Is the remedy for active managers’ well-known performance difficulties to become more active? Some observers think so, and argue that less diversified, more concentrated portfolios should be the wave of active management’s future. But there are a number of adverse consequences to concentration — for example, risk is likely to increase. A second consequence is that in manager evaluation, the importance of luck will increase relative to the importance of skill.
While some managers may be skillful, none are infallible. A manager who is skillful but not infallible will benefit from having more, rather than fewer, opportunities to display his skill. A useful analogy is to the house in a casino: on any given spin of the roulette wheel, the house has a small likelihood of winning; over thousands of spins, the house’s advantage is overwhelming.
The chart below illustrates the concept. In a coin-flipping game with a biased coin, we “win” if more than half our tosses come up heads. We play with two coins, with a 53% and a 55% chance of heads. The probability of winning grows as the number of tosses rises and, for any number of tosses, the chance of winning is higher with the more favorable coin. However, if the number of tosses varies between the two coins, at some point, it is preferable to have a worse coin and more tosses.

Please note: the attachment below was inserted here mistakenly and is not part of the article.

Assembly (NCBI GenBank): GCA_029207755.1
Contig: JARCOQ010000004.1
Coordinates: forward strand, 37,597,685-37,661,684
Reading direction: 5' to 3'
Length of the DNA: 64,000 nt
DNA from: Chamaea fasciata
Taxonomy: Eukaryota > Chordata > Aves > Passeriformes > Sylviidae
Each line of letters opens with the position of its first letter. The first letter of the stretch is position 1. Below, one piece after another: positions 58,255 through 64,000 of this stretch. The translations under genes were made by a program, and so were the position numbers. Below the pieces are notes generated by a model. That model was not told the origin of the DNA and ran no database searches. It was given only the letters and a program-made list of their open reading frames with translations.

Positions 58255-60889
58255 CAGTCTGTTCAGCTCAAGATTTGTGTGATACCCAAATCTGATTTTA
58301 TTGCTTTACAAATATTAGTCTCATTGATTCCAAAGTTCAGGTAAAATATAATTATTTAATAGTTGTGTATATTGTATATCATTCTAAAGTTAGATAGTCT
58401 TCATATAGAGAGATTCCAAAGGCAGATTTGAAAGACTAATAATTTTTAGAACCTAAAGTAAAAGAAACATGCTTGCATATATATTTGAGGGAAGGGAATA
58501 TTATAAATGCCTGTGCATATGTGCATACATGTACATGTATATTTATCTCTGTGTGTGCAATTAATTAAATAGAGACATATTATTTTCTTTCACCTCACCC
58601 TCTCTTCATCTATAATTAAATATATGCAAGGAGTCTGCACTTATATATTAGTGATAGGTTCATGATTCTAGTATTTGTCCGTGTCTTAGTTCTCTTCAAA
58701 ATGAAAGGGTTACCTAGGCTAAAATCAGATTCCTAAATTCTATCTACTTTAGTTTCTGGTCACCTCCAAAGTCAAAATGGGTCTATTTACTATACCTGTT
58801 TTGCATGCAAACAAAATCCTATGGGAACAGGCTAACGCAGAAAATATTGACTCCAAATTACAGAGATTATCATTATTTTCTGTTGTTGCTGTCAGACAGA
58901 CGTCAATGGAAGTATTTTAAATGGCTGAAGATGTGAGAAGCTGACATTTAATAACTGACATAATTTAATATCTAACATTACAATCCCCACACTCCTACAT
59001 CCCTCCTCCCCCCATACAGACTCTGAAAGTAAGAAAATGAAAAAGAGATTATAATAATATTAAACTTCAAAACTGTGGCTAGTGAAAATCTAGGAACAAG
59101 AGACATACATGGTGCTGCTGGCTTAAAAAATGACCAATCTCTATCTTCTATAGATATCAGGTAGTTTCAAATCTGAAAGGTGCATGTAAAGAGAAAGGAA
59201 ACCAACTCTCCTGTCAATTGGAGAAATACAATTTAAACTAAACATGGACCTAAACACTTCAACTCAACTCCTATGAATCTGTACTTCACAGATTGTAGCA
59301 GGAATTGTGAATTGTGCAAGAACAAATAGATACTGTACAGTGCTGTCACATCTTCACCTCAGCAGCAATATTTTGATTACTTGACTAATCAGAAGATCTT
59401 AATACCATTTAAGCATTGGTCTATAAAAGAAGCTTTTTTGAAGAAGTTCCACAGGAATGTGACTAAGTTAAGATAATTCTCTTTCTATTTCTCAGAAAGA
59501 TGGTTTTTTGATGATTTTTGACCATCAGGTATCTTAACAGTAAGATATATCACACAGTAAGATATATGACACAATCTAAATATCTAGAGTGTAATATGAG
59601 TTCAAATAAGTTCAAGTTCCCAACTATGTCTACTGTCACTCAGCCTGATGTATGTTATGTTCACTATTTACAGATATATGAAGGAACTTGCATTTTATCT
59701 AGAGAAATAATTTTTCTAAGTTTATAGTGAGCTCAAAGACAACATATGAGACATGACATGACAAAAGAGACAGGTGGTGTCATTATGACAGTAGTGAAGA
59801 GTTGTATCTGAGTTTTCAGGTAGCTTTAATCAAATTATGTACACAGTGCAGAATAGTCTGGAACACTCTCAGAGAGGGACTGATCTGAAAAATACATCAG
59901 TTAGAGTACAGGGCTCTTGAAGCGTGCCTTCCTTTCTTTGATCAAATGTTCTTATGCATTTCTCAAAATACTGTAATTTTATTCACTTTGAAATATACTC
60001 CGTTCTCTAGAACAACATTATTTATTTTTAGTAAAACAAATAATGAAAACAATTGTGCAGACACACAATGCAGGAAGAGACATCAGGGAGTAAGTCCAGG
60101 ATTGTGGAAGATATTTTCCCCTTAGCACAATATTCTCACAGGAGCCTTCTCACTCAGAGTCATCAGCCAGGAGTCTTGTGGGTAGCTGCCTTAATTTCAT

The analogy to security selection is straightforward: instead of flipping a coin, a manager picks stocks with a given probability of outperforming the market. If more than half his picks outperform, the manager “wins” the game. The more picks he makes, the more likely it is that his skill dominates his luck. As with the coin-flipping game, for a constant number of stocks, a more skillful manager is more likely to outperform than a less skillful manager. But if the number of picks varies, an asset owner may be more likely to outperform with a less skillful manager who holds more stocks.
An unskilled manager has a better chance of winning the game the smaller the number of tosses (just as a skilled manager has a better chance the more he tosses). Concentrating portfolios makes it more likely that good managers will look bad, more likely that bad managers will look good, and more likely that asset owners’ decisions will be informed by luck rather than skill.